“Should I pipe it?”

So, fellow developers, you know how we’re all told not to pipe installation scripts into our shells and yet we all do it anyway? I just rolled a little something that might help with that…

Here’s an example of the nvm install script, verified by yours truly:


What do you think?

Anyone with a GitHub account can help verify installation scripts (would be good to have two more for nvm).

Instructions: github.com/small-tech/should-i

Thoughts? :)

@aral I wish Debian and most popular distro would ship a CLI tool that does that kind of thing (like checking signature or whatever is deemed good enough)

There might be tools that people can install on their machine for this - or this webpage you made is pretty useful, but in the end of the day, people like curl|bash because it's a copypastable CLI one-liner that has basically zero dependencies (well, curl..)


Also to me it's never clear to me why curl|bash is so controversed in the first place ... Like what's the threat model ? Each time I see people arguing about it on the internet, it's always a confused discussion between authenticity, integrity, trust in the authors, trust in the transport protocols, and "what !? you don't read every line of code that runs on your computer !?" ... And ultimately people don't scream that much when it's about "double-clicking on obscure .exe found on google" or "apt install foobar"

I suppose curl|bash for some reason just shows how in everyday life we rely on trust when we run software and it makes us afraid that we can run random code so easily. Ultimately there are very few contexts in which there are clear information about how code is (or not) audited and peer-reviewed before we run it on our machines. Typically it's not clear for me if and how much code is audited in Debian before being available in repos...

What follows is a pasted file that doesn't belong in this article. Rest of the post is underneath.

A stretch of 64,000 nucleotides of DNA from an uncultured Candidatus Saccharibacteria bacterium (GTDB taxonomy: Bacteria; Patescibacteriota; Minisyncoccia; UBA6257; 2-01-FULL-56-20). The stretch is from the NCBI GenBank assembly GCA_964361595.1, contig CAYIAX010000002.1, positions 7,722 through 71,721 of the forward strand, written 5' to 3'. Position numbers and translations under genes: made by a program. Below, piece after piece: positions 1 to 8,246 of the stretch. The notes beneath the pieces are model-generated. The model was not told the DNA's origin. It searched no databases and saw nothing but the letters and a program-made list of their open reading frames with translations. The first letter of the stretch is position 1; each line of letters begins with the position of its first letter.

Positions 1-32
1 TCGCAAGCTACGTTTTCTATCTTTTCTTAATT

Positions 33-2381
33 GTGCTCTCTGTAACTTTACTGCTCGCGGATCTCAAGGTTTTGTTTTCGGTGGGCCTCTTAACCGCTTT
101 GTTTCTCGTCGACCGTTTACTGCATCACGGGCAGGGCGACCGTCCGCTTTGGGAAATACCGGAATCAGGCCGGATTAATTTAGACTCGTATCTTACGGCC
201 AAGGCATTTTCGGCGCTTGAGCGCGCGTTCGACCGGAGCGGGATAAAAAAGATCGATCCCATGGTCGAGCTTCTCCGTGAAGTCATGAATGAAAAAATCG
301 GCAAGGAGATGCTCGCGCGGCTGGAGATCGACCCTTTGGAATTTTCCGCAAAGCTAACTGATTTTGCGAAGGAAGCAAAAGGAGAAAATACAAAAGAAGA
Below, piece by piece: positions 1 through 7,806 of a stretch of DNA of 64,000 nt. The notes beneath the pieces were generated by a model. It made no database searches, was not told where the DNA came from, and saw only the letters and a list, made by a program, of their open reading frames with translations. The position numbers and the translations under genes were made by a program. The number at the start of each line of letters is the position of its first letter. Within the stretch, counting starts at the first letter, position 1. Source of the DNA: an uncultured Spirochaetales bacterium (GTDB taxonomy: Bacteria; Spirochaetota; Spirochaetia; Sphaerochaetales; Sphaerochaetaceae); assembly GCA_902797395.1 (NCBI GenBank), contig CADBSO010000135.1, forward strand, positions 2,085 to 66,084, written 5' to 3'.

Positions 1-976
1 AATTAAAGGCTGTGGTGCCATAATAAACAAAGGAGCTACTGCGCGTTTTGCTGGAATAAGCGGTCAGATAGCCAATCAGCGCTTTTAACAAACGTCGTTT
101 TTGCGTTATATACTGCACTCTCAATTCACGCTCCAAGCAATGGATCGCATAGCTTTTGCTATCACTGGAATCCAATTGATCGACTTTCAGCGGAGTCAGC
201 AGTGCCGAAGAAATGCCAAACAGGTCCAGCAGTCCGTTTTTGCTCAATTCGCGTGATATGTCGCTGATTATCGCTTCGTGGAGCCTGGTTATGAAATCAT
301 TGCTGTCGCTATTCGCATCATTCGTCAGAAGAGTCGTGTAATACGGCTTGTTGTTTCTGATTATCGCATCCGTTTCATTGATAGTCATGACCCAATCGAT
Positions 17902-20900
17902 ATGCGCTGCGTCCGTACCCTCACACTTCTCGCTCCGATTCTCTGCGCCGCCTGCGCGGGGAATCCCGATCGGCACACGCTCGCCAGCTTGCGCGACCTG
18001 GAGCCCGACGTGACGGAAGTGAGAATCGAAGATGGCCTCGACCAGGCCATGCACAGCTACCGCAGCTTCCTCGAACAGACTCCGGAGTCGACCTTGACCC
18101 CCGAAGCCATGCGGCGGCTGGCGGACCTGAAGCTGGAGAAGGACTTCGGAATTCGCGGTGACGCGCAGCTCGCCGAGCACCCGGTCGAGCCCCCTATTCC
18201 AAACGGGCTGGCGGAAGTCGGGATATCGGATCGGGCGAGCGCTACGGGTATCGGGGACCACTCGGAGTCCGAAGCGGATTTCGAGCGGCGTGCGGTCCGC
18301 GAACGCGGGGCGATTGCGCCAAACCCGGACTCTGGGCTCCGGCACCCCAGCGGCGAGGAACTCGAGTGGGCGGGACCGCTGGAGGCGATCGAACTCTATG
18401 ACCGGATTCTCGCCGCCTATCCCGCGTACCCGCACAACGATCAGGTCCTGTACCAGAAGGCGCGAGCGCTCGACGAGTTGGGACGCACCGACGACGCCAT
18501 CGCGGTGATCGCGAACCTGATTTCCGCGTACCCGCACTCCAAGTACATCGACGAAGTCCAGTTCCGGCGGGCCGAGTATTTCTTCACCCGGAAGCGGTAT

(sry I'm thinking out loud at this stage)

@aleks @aral One article I read was where they were able to change the script that was served depending on wither it was downloaded or piped through bash. I'm not sure how they detected the difference, but they somehow could apparently. So the idea is that the code can't really be verified because when you download you get different code than when you pipe. And, of course, it's not about whether you personally verify, but rather if it's possible to verify so that maybe someone else may do it.
But yeah, I do it too, and even if people don't want to pipe through bash, it's trivial to download first and run that if they really want.

@ilja @aleks Yeah, that’s definitely possible.

Will have a think.

Adding a pipe to the pipe is the only way to really solve that.

But could also mark scripts hosted on well-known sites like GitHub and GitLab more trusted as that wouldn’t be an attack vector (unless they’ve been backdoored by government actors).

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